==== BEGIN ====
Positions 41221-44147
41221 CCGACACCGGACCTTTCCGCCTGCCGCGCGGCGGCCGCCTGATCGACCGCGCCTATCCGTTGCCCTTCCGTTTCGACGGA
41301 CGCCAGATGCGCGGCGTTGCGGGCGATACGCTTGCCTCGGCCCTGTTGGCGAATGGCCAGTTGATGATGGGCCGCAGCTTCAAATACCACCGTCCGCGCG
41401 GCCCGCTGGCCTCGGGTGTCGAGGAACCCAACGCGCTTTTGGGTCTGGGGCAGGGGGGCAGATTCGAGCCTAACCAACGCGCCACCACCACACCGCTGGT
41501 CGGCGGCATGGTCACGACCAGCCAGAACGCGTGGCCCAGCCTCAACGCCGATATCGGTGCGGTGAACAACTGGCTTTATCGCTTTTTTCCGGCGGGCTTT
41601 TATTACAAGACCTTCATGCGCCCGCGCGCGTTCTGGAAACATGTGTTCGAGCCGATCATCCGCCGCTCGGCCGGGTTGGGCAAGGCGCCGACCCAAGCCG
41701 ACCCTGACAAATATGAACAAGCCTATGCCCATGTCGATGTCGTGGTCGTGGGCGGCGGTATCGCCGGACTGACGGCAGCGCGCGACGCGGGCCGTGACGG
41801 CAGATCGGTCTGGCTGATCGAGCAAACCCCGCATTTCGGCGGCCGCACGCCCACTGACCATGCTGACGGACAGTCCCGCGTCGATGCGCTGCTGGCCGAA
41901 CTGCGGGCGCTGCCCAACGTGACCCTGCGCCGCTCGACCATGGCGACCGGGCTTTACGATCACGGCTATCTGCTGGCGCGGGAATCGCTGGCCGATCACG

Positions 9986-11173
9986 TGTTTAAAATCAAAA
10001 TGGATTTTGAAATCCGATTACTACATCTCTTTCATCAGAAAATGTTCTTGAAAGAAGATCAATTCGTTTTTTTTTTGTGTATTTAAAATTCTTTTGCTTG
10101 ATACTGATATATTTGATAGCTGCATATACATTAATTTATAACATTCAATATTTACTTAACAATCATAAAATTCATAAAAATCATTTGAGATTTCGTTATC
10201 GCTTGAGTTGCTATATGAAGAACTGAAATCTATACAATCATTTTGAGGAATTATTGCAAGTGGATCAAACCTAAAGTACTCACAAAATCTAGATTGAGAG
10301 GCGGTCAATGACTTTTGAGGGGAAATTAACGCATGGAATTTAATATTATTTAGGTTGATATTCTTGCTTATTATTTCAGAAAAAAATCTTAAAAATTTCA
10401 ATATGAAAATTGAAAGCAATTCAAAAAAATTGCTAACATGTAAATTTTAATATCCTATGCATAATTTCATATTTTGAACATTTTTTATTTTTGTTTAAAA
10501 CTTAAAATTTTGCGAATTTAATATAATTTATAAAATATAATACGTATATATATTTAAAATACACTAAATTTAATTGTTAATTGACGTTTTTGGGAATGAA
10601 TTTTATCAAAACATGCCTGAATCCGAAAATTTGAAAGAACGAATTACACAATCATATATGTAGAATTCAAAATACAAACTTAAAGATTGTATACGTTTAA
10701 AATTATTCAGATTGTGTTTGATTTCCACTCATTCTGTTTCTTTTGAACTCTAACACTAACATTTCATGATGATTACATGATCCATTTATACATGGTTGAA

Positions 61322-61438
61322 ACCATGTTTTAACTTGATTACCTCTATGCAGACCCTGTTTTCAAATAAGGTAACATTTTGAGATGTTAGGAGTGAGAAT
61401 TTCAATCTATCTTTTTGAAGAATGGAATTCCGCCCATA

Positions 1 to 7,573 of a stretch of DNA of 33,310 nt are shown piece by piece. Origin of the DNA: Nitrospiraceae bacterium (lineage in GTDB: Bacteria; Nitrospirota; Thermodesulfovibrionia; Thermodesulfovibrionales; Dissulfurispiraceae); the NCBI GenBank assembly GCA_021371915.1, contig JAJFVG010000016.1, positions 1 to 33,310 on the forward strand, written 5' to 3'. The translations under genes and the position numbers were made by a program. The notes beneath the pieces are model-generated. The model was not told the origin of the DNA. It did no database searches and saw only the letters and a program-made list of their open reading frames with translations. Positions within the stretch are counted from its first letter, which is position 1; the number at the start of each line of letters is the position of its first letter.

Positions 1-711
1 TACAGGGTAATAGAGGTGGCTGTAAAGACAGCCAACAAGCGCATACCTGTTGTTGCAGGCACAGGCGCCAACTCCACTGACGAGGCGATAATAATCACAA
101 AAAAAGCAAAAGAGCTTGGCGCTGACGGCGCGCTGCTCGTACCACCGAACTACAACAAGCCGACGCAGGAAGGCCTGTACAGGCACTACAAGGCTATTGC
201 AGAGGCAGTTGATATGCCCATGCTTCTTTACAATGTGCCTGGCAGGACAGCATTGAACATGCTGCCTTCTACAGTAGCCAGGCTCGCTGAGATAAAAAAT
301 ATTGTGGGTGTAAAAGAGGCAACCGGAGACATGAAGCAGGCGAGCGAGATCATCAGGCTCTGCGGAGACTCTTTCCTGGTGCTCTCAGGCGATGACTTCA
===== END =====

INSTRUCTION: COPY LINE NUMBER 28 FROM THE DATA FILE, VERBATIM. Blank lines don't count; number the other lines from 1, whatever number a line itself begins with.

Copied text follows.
301 ATTGTGGGTGTAAAAGAGGCAACCGGAGACATGAAGCAGGCGAGCGAGATCATCAGGCTCTGCGGAGACTCTTTCCTGGTGCTCTCAGGCGATGACTTCA